LAS VEGAS — T.J. Oshie tried to keep it together, but the tears that welled up in his eyes eventually rolled down his cheek and merged with the sweat of a champion.
He could not hold back, not with the Stanley Cup on the ice, no matter how hard he fought it.
“You try to prepare for this for a long time because you dream about it for a long time,” Oshie said. “What a feeling. I don’t know, I really care about these guys. These guys are my brothers and we’re going to be etched on the Cup together forever here.”
Oshie skated over to his wife and two young daughters, then saw his father had made it to the on-ice celebration.
It wasn’t an easy trek. Tim Oshie was diagnosed with early-onset Alzheimer’s in 2012 at the age of 48.
The disease has robbed him of many of his faculties. He requires a cane to walk now and more constant care than before - but “Coach Oshie” wasn’t missing this for anything.
The two Oshie men embraced in a way that can only be described visually.
Oshie, 31, struggled to find the words for the moment. He later helped his Dad hoist the Stanley Cup on the ice.
“I’m really happy,” Oshie said. “I’m almost more happy for him than I am for me, to tell you the truth. That was his dream growing up and he made a lot of sacrifices for me to get here and he hasn’t really gotten a fair shake with his disease. What a cool thing to share with your Dad.”
One by one, Oshie’s closest friends on the Capitals fought back tears when they saw the photo.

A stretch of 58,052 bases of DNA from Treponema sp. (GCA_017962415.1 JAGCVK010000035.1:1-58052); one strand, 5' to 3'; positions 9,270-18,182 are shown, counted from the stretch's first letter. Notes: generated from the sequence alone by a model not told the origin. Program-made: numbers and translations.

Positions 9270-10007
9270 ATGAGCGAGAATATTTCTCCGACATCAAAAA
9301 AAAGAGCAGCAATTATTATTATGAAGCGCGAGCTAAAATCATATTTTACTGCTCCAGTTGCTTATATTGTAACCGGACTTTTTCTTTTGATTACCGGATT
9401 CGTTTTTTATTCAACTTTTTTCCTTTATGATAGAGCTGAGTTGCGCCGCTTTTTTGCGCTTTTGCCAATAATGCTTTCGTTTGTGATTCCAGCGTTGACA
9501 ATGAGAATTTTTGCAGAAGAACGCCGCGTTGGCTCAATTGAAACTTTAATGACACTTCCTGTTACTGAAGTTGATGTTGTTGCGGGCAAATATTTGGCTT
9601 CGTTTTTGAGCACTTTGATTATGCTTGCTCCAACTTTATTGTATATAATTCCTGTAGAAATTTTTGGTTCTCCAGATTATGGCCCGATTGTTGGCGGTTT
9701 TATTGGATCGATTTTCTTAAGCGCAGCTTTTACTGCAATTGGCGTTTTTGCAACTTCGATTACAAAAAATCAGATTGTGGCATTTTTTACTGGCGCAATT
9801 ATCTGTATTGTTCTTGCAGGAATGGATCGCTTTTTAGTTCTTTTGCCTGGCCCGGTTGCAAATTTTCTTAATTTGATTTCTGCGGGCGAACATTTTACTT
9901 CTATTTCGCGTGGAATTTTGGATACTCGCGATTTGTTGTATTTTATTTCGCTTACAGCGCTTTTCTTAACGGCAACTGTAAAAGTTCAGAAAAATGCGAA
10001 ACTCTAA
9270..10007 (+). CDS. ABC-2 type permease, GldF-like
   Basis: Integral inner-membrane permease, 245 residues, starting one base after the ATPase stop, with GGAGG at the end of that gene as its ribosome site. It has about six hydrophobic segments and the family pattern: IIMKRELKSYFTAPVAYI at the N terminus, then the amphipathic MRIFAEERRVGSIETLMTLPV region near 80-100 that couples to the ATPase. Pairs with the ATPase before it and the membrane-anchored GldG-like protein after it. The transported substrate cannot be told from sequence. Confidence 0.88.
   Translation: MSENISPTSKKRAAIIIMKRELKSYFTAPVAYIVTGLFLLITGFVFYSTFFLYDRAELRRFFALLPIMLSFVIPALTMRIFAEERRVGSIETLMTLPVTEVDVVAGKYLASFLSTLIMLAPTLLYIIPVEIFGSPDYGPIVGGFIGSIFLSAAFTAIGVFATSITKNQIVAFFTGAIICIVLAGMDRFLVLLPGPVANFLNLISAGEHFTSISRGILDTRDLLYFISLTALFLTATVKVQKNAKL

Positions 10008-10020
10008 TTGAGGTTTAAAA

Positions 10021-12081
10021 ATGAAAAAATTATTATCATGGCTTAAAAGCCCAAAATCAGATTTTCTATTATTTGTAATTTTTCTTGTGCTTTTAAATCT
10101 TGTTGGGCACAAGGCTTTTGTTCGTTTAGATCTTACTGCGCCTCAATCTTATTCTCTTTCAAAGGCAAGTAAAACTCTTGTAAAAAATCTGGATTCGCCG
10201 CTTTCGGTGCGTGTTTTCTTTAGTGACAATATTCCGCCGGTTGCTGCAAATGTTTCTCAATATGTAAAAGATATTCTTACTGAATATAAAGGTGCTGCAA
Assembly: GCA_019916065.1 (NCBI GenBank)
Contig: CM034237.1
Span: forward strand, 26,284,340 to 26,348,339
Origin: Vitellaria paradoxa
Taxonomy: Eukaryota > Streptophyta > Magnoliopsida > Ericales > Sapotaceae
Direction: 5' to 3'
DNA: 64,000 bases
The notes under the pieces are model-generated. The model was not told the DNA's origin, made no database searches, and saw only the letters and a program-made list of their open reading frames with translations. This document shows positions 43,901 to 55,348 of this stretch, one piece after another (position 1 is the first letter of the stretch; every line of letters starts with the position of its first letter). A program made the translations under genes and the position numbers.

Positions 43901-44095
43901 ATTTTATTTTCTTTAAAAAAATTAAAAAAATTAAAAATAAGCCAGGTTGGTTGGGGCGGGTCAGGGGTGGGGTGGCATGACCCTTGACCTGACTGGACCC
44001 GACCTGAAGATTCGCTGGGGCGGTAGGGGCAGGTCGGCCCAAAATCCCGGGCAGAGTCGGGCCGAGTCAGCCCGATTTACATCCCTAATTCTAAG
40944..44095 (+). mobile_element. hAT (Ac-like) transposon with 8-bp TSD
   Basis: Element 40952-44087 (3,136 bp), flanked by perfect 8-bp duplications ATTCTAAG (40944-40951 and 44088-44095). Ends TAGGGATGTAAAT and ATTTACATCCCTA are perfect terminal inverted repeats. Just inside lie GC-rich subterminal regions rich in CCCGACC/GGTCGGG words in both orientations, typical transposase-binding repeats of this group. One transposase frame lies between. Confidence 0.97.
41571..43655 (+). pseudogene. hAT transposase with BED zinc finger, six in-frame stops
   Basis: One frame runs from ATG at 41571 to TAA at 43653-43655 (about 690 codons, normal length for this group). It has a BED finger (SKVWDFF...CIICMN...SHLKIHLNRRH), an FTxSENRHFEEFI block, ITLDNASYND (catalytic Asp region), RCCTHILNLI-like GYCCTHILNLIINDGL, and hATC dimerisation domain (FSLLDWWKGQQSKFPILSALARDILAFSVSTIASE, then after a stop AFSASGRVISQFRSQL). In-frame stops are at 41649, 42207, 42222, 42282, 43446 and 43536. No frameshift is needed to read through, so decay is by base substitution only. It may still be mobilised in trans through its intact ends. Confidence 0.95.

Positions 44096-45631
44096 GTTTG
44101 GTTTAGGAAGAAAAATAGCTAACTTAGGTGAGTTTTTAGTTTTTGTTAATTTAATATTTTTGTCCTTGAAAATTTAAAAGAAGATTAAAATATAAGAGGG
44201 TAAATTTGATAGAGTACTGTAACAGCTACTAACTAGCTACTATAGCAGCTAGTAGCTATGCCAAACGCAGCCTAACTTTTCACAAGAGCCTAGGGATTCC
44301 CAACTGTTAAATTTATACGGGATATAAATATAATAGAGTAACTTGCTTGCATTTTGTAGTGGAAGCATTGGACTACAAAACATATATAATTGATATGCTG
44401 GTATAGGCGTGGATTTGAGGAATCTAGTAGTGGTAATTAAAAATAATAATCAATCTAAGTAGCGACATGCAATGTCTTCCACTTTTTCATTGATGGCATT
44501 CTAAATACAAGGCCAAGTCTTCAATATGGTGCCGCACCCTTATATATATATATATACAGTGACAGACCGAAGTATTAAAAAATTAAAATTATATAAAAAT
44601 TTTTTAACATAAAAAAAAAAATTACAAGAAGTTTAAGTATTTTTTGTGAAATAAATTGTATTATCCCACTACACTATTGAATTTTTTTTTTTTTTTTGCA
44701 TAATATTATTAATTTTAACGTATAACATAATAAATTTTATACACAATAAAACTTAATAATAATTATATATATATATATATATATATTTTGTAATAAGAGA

“That picture speaks 1,000 words,” John Carlson said. “It’s amazing. He’s such a great guy and he’s done so much for T.J. This was payback time.”
Matt Niskanen choked up. The Capitals have all seen Alzheimer’s devastation firsthand, progressively wreaking more havoc each year. Washington made special arrangements to ensure Tim Oshie could continue to attend the team’s father’s trip each year.
The Capitals have all been rooting for the Oshies.
“Yeah, that …,” Niskanen said, his voice trailing off, looking at the photo. “That’s a pretty special moment right there. Oshie’s dad means a lot to him. He’s an awesome guy. With what he’s going through, that’s pretty cool.”
Looking at the photo, Nicklas Backstrom said: “That’s what it’s all about.”
“That’s a great memory that everyone can share with their family,” Backstrom said. “Especially with what T.J. and his dad have gone through. It’s been a lot.
It is an incredible memory, yes, but that’s the thing about Alzheimer’s. You don’t get to pick which ones you keep.
Oshie didn’t have any doubt. No matter what, this one won’t be going the way of so many others.
“Some things slip his memory,” Oshie said. “He’s right over there and he won’t forget this one.”
Just in case, both will have that photo to forever remind them of the night Oshie raised the Stanley Cup - and the embrace that said so much without saying anything at all.
“That one is going on the wall for sure,” Oshie said. “That might be No. 1. That was really special for me. I never want to forget that moment lifting the Cup. I never want to forget sharing that moment with my Dad.”
Contact Frank Seravalli on Twitter: @frank_seravalli